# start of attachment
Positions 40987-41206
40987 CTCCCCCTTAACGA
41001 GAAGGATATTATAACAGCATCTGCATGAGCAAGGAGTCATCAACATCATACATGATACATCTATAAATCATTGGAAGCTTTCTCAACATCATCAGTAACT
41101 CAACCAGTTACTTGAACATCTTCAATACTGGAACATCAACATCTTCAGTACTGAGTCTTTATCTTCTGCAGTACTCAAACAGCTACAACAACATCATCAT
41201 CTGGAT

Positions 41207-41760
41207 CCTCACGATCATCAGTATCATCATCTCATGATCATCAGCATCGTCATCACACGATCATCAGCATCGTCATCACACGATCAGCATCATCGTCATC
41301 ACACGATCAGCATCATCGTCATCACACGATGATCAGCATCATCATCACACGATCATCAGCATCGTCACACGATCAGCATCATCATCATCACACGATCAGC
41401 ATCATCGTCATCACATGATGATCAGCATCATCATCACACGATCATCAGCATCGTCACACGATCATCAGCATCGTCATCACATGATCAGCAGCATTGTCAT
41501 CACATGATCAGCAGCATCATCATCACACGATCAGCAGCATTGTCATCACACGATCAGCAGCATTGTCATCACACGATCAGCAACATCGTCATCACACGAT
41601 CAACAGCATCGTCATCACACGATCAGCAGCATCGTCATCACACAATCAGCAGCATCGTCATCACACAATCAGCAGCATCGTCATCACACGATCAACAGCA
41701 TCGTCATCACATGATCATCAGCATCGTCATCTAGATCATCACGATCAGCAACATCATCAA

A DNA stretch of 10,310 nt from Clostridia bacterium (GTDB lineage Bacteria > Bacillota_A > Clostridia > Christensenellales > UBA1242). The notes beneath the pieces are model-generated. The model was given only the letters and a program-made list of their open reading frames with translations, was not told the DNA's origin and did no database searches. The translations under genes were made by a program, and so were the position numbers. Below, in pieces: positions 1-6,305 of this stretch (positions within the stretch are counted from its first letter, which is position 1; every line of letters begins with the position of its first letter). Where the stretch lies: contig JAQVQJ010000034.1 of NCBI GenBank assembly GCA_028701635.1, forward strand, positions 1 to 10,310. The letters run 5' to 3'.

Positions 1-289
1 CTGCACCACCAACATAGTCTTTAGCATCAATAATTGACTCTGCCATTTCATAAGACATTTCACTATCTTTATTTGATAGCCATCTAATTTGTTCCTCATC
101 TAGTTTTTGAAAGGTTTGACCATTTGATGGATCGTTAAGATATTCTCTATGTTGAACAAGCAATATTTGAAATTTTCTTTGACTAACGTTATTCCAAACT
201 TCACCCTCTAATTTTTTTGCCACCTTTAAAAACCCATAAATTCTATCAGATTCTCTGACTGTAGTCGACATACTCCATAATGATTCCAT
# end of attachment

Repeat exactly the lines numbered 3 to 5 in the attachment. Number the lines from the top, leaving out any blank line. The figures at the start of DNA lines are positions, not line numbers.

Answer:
41001 GAAGGATATTATAACAGCATCTGCATGAGCAAGGAGTCATCAACATCATACATGATACATCTATAAATCATTGGAAGCTTTCTCAACATCATCAGTAACT
41101 CAACCAGTTACTTGAACATCTTCAATACTGGAACATCAACATCTTCAGTACTGAGTCTTTATCTTCTGCAGTACTCAAACAGCTACAACAACATCATCAT
41201 CTGGAT